We then went through the stages of looking at how can we prevent this from happening in the future. So there’s a prevention tactic that we drew up to help learn to re-budget. I’m now starting to get some savings. A small amount each time, but it is a step forwards.
I’m now starting to stand on my own two feet, which is what I wanted from the get-go. All along the way, after making that phone call, I had CAP working and alongside me. You know, they even phone me up now. And they’ll phone me up just out of the blue and say, “Hey, how are you doing?” you know, “Is there anything you need?” or, “How are you getting on?” That weight that I talk about on my shoulders was now being shared and it became lighter and lighter. You know, being debt free means an awful lot but being able to control my finances means a lot more, and that’s where I’m at.
I’m now at the point where the darkness isn’t as dark anymore. I have credit on my metre. I have food in my cupboard. My children, I now can safely say, go to bed with a full stomach. That as a parent, you know, alleviates a lot of stress and it does make you feel stronger and happier. For me, I suppose I can now focus more on being daddy rather than being the person that is hiding a secret, you know. So I feel that my kids, without them even knowing, get more of an open person from me now than ever before.
It all started when my house was repossessed because I couldn’t keep up with the payments. It was just sad. Sometimes the children would ask me to get them something and I wasn’t able to afford it, which went on for quite a long time. It was a bit difficult living in debt because I constantly had to try and keep juggling my finances just to make ends meet. I was struggling to buy food. We had to end up going to the food bank. I was constantly worrying about how I’m going to pay the debt. And it was a bit of a stressful time.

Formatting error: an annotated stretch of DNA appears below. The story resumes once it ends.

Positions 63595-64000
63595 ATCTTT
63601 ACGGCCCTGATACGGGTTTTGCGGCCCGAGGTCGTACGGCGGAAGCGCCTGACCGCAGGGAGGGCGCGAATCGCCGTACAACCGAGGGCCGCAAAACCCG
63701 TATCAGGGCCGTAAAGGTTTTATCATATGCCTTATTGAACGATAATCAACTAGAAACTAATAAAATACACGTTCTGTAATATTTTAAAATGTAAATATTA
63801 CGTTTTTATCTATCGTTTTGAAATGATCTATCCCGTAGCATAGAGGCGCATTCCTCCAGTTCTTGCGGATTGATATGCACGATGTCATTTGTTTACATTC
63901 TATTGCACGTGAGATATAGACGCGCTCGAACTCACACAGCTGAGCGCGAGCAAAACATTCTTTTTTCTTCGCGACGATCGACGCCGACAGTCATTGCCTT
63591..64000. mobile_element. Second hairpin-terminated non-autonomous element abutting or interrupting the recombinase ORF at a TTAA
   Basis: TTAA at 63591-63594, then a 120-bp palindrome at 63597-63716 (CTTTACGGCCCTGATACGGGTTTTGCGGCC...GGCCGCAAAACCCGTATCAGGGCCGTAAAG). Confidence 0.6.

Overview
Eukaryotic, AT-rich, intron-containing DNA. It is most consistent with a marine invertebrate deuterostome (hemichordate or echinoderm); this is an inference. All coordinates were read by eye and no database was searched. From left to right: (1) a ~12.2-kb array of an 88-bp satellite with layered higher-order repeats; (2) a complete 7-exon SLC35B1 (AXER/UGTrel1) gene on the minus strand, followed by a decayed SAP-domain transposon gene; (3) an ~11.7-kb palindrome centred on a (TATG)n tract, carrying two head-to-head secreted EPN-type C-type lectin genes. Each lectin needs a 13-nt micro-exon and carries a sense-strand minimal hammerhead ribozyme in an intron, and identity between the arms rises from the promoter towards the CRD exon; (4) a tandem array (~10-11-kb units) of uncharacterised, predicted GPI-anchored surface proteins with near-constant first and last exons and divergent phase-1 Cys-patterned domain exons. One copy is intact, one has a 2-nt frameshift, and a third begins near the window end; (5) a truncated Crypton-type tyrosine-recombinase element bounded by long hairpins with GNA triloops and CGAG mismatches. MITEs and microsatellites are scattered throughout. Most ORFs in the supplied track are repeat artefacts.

The first phone call was a bit nerve-racking but I’m glad I made the call because I was able to get help. When the team came, they took me through all the options and offered me food shopping, emergency food shopping. All the paperwork that I had, Andy gave me an envelope to put all my letters with debt. And he came and picked them up and I think that was a big relief for me because I knew it was getting looked at now. And I was also advised on the best course of action, yeah.
I think I thought it would punish my future if I had a bankruptcy record, but after all the information, I felt okay about it. My perception of bankruptcy has changed through working with CAP because of all the information that I was given and the process itself was simple, quite simple and straightforward.
What I’d say to others who are feeling nervous about going bankruptcies, I would encourage them to embrace the opportunity because it actually sets you free from the burden of debt itself. Through my CAP journey, I’ve been able to manage my finances better.
The biggest changes for me right now is I don’t have to worry about debts anymore. I think my children have noticed a difference now. It’s just been easy. When they ask for things, you don’t have to…you still have to manage your money, but things have got affordable. Going debt free was quite a big relief for me. I’m more hopeful for my family now for the future, yeah.